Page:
Hydration and drinking water

Why and how much water should we drink during the day?

It is very common on the internet, on social media, or in everyday life to come across phrases like: “How much water did you drink today?”, “It is important to be hydrated!”, “You should drink a lot of water!”. But why is it so important? And how much water should we drink in a day? Water is, of course, very significant for our body. Every cell and tissue needs water for its functioning. Our body uses water in order to fuel our basic needs such as excretion of waste substances through urine or stool, maintaining body temperature, joint lubrication, and protection of tissues.[1]

We can’t function without water very long and dehydration leads to serious health issues. In this article we will not talk about the basic needs, we will focus more on the superficial benefits of drinking water in abundance. Because I do not suppose there is someone who doesn’t drink at least one glass of water a day so I don’t think it would benefit someone if I was highlighting the fact that without water you will probably die.

But what I suppose is the fact that there are few people who are not drinking enough – drinking two small glasses of water because they are not thirsty. And they can even feel the disadvantages of being dehydrated but they just don’t know it is because of it! So, here we go…

What benefits come with staying well hydrated?

First of the benefits, and one that was a great motivator for me to drink lots of water, was the prevention and treatment of headaches. Headaches are one of the first symptoms of dehydration. To me, it was a daily occurrence. But since I’ve been watching my daily intake of water, my head hurts only very rarely (and that is usually because of my period). A lot of people confirmed improvement in the frequency of daily headaches and also their intensity. So if you are experiencing something similar and drink one glass of water and maybe one cup of coffee, you should think about it.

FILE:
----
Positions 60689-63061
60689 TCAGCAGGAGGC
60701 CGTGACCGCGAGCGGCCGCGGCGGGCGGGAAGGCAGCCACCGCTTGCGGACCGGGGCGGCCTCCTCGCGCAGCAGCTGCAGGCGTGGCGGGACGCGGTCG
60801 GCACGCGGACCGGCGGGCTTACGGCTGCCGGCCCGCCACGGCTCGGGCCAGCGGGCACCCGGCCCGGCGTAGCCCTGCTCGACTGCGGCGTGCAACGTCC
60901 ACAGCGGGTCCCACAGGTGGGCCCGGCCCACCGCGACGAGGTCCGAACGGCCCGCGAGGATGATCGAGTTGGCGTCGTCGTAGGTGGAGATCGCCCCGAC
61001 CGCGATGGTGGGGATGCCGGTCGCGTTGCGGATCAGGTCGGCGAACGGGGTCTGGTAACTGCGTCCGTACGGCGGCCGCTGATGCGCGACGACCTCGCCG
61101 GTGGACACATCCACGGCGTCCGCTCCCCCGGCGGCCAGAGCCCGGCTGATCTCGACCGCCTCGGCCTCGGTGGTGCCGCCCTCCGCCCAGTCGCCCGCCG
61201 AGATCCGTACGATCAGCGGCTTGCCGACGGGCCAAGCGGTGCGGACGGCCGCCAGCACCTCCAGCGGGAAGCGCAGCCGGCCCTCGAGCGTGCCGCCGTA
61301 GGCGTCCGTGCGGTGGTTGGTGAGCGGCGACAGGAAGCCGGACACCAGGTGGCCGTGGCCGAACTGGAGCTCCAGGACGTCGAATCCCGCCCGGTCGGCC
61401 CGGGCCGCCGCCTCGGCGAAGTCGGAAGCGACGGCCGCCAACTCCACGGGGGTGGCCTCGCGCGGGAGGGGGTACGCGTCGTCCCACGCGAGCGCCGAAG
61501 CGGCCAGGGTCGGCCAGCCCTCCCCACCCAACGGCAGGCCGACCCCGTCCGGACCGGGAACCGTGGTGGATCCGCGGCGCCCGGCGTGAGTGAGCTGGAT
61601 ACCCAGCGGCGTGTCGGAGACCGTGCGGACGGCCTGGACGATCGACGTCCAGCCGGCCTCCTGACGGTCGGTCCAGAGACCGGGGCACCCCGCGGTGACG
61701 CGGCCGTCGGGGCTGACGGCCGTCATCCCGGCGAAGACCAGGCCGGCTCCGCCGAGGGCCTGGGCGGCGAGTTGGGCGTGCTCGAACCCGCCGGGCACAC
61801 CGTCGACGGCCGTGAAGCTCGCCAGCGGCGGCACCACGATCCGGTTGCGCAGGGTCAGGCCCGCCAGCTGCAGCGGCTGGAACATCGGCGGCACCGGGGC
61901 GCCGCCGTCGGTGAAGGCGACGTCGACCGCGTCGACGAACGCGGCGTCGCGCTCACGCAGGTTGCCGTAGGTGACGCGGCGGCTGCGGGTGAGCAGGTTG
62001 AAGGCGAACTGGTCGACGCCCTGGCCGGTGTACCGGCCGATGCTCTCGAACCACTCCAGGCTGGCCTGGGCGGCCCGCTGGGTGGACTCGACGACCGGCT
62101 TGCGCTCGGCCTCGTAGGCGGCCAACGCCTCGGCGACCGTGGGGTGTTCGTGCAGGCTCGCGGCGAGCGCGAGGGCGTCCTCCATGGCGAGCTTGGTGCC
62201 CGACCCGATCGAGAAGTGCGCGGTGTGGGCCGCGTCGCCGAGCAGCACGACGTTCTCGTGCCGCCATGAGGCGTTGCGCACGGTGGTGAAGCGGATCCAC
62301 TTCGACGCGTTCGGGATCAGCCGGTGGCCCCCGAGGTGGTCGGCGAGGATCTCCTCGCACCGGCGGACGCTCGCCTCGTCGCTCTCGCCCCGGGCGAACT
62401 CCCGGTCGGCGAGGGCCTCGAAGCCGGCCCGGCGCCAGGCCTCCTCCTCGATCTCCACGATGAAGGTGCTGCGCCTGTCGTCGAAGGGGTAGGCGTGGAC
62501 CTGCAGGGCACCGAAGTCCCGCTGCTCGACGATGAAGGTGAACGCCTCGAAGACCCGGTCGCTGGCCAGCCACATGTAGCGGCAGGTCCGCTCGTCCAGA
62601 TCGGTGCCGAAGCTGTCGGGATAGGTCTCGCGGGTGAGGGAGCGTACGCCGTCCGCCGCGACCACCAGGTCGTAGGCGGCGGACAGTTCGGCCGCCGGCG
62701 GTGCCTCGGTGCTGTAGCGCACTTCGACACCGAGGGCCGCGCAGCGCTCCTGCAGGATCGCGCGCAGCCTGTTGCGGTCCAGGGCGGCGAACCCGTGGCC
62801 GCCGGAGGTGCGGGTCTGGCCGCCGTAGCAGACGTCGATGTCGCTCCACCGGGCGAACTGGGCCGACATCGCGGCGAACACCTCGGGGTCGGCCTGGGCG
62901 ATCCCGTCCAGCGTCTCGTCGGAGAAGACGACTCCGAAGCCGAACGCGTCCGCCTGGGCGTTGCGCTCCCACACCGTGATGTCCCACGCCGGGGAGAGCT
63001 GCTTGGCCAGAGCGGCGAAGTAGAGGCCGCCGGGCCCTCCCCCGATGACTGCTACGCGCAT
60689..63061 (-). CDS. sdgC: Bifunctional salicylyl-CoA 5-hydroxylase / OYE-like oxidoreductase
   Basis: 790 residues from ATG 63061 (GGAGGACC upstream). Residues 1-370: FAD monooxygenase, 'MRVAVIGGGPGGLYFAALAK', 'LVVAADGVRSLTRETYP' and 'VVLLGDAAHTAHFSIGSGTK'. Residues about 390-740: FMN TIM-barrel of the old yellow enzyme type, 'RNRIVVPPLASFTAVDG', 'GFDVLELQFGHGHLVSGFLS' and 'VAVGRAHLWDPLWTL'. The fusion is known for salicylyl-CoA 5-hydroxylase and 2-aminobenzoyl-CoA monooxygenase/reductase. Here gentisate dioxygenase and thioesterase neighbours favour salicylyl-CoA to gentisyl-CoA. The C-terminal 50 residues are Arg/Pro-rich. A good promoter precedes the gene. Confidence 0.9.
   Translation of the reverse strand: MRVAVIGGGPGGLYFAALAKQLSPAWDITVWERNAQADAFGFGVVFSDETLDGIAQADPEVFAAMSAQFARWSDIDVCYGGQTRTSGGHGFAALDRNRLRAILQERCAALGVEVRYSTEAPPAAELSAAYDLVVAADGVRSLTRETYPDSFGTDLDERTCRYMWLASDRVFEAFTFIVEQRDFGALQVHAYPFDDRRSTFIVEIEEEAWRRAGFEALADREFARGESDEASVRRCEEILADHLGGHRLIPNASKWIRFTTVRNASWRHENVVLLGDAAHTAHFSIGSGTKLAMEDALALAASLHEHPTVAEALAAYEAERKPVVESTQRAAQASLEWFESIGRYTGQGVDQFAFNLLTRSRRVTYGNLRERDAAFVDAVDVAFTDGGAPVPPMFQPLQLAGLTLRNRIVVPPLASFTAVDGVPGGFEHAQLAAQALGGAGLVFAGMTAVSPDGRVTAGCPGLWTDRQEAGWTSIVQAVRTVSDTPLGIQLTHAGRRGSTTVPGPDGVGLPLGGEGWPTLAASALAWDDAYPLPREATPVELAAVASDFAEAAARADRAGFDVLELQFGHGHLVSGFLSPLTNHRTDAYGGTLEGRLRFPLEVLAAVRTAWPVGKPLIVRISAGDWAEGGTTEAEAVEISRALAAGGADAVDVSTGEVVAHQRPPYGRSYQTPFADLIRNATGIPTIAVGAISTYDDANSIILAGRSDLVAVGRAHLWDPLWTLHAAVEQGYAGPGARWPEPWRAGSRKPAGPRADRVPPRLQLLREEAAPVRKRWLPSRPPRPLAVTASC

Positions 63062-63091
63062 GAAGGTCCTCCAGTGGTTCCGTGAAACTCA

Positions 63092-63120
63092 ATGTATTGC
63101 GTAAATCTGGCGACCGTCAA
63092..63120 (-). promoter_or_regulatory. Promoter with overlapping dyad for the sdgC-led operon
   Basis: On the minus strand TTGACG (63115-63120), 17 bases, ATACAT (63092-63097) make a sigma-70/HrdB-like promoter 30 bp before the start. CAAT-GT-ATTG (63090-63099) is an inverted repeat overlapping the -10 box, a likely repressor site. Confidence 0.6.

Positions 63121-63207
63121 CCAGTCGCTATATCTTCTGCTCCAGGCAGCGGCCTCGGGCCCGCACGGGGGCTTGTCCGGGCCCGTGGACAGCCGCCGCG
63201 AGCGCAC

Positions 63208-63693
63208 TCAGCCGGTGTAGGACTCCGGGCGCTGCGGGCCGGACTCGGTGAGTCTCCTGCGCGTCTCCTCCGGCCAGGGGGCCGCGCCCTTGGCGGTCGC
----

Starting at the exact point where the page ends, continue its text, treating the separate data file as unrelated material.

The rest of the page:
Another point on this list is an improvement in digestion. The majority of studies that focused on the relation between water intake and constipation have proven a causal link. So if we drink more water, it is less probable that we will be constipated.[2] Water helps to dilute the stool and the whole passage of food in the intestines is smoother. But if you suffer from chronic constipation and you drink enough water and eat enough fiber, adding water won’t unfortunately help. In that case, the problem is somewhere else and you should seek professional help.

A huge benefit of drinking enough water has been shown during weight loss and feeling of satiety. In a study, where there were being examined two groups of women where one of them drank 500 ml of water before every meal (breakfast, lunch, and dinner) and the other didn’t have been proven that the group that drank the water was able to lose up to 44% more weight than the other one. And even the percentage of fat loss was higher.[3] Hunger is a thirst in disguise – such a cliché but a true one. If you drink enough water, you just won’t feel as hungry and therefore you will not eat like a big portion of food as you would if you didn’t drink any.